“The National Assembly supposed to oversight on this issue, and they have not raised alarm. It shows something is wrong. National Assembly has to make the Executive and other Nigerians obey the Public Procurement Act. This is a failure on part of the National Assembly and should wake-up for Nigeria not to be short-changed.”

The organization further stated that “Clear and a binding legal requirement to publish contracts in the resource sector; This case has been possible only because Nigerian public contracts, especially those in the resource sector, are shrouded in secrecy. Government officials who decide about the fate of our economy do so without any accountability.

“Corruption thrives in secrecy. Unless all government contracts, especially those concerning the oil sector, are made public, we will continue to lose billions of dollars monthly due to corruption, incompetency, and international scams.

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“While the P&ID scandal is only one case, it shows how Nigerians lose billions of dollars abroad due to the lack of legal and policy framework preventing corruption in public procurement, shocking lack of oversight of public funds, and the general lack of law enforcement.

“In this connection, I commend the announcement made by the Ministry of Justice last week about the establishment of the Database on a recovered asset and the Central Criminal Justice Information System. This long-overdue action shall contribute to the transparency and re-looting of the recovered assets, which we have been advocating for since the 2017 Global Forum for Asset Recovery through numerous international and national advocacy events and research and policy papers.

“Recovering assets and money are not only fighting corruption but having a central data bank of recovered assets.”

The organization also challenged President Muhammadu Buhari and the Minister of Justice and Attorney General of the Federation, Abubakar Malami, to clarify the database is publicly accessible to all stakeholders including ordinary citizens; the database includes domestically recovered assets where risks of mismanagement and re-looting have been far greater compared to international recoveries and; how the numerous agencies with the mandate to recover assets will comply in the continued absence of the Proceeds of Crime Bill?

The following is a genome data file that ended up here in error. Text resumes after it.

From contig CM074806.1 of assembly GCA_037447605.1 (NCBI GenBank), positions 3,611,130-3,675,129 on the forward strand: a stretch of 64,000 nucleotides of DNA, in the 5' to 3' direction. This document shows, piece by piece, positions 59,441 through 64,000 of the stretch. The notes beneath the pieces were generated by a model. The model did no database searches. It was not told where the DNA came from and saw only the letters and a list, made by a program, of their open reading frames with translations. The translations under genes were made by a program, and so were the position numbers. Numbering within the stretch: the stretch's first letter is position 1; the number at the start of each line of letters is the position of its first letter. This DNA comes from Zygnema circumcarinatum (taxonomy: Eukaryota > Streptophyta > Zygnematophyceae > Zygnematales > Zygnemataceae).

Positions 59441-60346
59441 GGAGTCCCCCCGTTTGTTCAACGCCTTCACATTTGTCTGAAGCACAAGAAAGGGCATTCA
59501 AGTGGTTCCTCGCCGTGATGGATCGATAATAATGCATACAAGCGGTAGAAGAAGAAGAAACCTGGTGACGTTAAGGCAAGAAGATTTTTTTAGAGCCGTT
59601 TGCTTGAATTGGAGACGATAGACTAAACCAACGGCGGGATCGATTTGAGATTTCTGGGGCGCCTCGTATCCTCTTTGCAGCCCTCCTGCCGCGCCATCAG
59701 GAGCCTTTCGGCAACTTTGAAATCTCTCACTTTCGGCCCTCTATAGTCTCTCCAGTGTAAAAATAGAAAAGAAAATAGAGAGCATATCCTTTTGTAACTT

“This is one bill we have been pushing but unfortunately it has not been assented to. We hope this bill is resubmitted by the President.

“Only these steps can ensure that all the agencies that recovered assets harmonize their procedures while regularly updating the data. The management of these assets must be entrusted to people with integrity to prevent public officials from using these assets for their political objectives and personal enrichment.

“We hope that they won’t use recovered assets for the 2023 political campaign. Let me reiterate that Nigeria will continue suffering from international scams and enormous wealth disappearing abroad if no effective prevention is put in place to reduce illicit financial outflows, which disappear in places like London, Dubai, British Virgin Islands, and other tax havens.

“This week the enormous leak of the 2, 100 Suspicious Transaction Reports (STRs), so-called FinCEN Files, shows how UK and US banks launder proceeds of corruption and organized crime while knowing that this is illegal.”

He also alleged that past leaks showed that many Nigerian politicians are flagged in these leaks as prominent ‘customers’ buying luxurious houses, yachts, and other luxuries for money stolen from Nigerian citizens.

“This case once again shows that we recover only an insignificant fraction of assets while we continue losing billions. It must be noted that ‘enablers’ such as prominent international lawyers, banks, tax advisers and others, are just as criminal as those that commit the stealing and have to be made accountable.

“Let me conclude by assuring the Nigerian public that we will keep holding the corrupt officials accountable for the lack of prevention of corruption, money laundering and illicit financial flows along with their Nigerian and international enablers”, he stated.

Vanguard